leased. The case is that complainant has lost crops, and the present prospect of making profitable crops, and under his contract, accordingto equitable and Louisiana jurisprudence, he must bear his loss, as he does not bring his case within the provisions of article 2743, Civil Code La., for an abatement of the rent. There is no adj udicated Louisiana case cited that supports the complainant's demand for annullment of the lease on the ground that the defendant has failed to comply with the obligations of the contract. The Louisiana cases cited by the master are adverse. See DtLssnau v. Genel'cs, 6 La. Ann. 279; Denman v. Lopez, 12 La. Ann. 823. A few words as to the French authorities cited: The extracts from Troplong (Troplong du Louage des Choses, c. 695, 697) on the effects resulting from the loss of the fruits and the harvest from fatal circumstances and through violent perturbations, and claiming that the fruits not gathered are at the risk of the lessor, are taken from his commentaries on articles 1769, 1770 of the Code Napoleon, relating solely to the reduction of the rent in case of the loss of the harvest. The extract from 6 Marcadi, 499, is an insolated extract from his commentary on article 1771, Code Napoleon, in relation to the loss of fruits separated from the soil. The extract from the. same author, volume 6, art. N. U. 1720, is from a commentary on article 1720 of the Code Napoleon, the place of which is supplied in the Louisiana Code by articles 2693 and 2694, in relation to the repairs made by the lessor. A comparison of the two codes will show that the Louisiana Code goes further than the Code Napoleon in this: that it provides that in case of the refusal of the lessor to make the repairs, the lessee may cause them to be made at the lessor's expense. The case of De Silly C. de Pommel'eau, Journal de Patais, 1872, p. 939, which counsel cite "as having the advantage of presenting precisely the features of the present cause," has been misapprehended, as in that case the Court of Cassation refused to rescind and annul the lease, but held that the rent might be reduced, and so ordered. No adjudicated French case is cited which justifies the court in conclud. ing that the French jurisprudence in cases similar to the present differs from our own. The complainant's case is a hard one, and if the justifica,tion could be found, either in Louisiana law or the general principles of equity, I should be very glad to afford him relief, even to compelling the de· fendant, who is in no wise in fault, to share part of the inevitab\e loss; but as I understand the case, under the authorities, the complainant can have no reduction of rent, because the overflow was not an accident of such an extraordinary nature that it could not have been foreseen by either of the parties at the time the lease was made, (Civil Code La. art. 2743;) nor can he have a dissolution or annulment of the lease, because the thing leased has not been destroyed in whole or in part by an unforeseen event, (Civil Code La. art.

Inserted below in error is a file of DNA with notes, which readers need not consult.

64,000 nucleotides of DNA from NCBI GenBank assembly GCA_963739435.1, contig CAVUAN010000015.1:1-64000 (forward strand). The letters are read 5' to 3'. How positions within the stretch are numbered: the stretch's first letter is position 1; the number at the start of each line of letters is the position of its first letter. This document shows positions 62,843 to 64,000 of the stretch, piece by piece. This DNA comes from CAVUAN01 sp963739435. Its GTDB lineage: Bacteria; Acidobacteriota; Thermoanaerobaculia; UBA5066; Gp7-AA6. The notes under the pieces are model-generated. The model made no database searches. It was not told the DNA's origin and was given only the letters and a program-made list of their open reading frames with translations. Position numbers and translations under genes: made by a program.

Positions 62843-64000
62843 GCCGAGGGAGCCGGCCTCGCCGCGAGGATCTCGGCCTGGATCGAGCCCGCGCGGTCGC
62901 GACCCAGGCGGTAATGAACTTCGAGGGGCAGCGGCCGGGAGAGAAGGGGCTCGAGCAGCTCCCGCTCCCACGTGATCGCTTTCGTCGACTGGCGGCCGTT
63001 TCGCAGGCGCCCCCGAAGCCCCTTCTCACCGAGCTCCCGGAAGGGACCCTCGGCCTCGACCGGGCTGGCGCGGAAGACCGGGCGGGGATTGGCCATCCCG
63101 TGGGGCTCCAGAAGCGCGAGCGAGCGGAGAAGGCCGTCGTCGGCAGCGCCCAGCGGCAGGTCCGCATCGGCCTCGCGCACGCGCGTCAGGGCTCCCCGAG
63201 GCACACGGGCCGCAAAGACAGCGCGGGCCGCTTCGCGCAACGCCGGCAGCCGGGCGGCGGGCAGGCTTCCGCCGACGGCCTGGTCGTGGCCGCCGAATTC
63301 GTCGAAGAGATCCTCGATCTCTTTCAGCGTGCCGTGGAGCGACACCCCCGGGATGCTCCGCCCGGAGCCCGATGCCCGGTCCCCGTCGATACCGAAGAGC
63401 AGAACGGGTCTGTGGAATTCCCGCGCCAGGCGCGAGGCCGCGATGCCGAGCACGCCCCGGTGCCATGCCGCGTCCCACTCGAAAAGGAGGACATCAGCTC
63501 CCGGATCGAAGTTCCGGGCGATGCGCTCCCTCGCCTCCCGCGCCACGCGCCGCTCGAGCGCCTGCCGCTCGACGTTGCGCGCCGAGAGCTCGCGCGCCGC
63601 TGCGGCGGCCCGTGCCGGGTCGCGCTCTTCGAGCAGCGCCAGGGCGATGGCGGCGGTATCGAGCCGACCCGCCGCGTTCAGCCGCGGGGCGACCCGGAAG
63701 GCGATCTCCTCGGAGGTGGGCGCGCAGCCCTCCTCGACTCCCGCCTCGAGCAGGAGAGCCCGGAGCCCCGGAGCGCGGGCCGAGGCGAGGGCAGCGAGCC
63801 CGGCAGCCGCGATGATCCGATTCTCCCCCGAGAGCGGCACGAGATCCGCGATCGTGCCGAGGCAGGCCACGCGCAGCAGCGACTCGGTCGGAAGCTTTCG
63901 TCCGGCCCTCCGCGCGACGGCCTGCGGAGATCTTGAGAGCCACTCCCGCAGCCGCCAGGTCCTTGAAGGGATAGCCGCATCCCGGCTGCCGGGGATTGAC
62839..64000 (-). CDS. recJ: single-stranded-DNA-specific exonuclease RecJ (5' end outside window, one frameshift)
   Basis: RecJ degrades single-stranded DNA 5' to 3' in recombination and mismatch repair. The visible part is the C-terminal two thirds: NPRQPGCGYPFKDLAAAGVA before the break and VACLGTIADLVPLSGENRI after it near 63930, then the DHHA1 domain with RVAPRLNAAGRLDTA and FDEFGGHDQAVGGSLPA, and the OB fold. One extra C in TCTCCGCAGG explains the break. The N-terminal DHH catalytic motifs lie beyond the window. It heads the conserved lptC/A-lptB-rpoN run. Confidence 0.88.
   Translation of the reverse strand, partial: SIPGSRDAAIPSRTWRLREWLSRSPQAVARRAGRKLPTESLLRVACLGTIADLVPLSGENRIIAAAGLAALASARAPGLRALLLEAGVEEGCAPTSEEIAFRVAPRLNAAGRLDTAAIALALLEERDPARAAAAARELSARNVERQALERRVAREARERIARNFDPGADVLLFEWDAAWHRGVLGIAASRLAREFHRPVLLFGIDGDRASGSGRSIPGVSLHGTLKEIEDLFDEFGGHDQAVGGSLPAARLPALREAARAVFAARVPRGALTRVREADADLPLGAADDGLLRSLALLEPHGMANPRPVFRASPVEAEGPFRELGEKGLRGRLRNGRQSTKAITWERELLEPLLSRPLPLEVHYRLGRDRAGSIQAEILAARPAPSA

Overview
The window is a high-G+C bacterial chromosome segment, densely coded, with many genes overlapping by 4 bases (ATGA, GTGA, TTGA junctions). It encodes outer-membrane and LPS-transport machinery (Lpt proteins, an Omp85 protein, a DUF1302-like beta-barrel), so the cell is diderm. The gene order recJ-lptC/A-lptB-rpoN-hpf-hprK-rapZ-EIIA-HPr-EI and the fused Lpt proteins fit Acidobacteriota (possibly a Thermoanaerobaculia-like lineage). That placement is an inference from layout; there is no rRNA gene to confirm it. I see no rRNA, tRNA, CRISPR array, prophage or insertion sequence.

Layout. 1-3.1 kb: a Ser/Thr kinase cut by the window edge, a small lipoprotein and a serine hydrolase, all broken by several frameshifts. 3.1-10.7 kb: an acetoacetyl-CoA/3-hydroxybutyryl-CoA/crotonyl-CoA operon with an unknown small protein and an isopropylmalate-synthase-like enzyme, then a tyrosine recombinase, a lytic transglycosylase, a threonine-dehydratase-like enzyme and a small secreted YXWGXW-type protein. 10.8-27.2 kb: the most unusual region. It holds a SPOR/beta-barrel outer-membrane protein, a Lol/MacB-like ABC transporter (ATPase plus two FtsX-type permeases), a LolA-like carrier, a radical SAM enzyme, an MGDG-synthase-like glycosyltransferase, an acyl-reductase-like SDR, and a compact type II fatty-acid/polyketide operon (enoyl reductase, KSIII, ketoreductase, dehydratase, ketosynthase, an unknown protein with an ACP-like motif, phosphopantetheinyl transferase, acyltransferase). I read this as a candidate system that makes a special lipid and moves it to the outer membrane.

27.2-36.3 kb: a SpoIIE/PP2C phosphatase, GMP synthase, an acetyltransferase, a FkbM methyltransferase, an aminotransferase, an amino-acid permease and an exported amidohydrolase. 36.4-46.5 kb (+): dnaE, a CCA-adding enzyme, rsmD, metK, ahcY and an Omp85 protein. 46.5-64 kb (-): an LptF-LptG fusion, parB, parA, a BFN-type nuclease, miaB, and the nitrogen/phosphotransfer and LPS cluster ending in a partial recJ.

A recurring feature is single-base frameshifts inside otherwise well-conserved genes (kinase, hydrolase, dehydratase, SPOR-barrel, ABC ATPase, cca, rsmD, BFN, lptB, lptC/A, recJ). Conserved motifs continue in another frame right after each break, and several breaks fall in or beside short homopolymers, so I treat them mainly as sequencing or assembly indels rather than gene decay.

THE QUANTICO COTTON.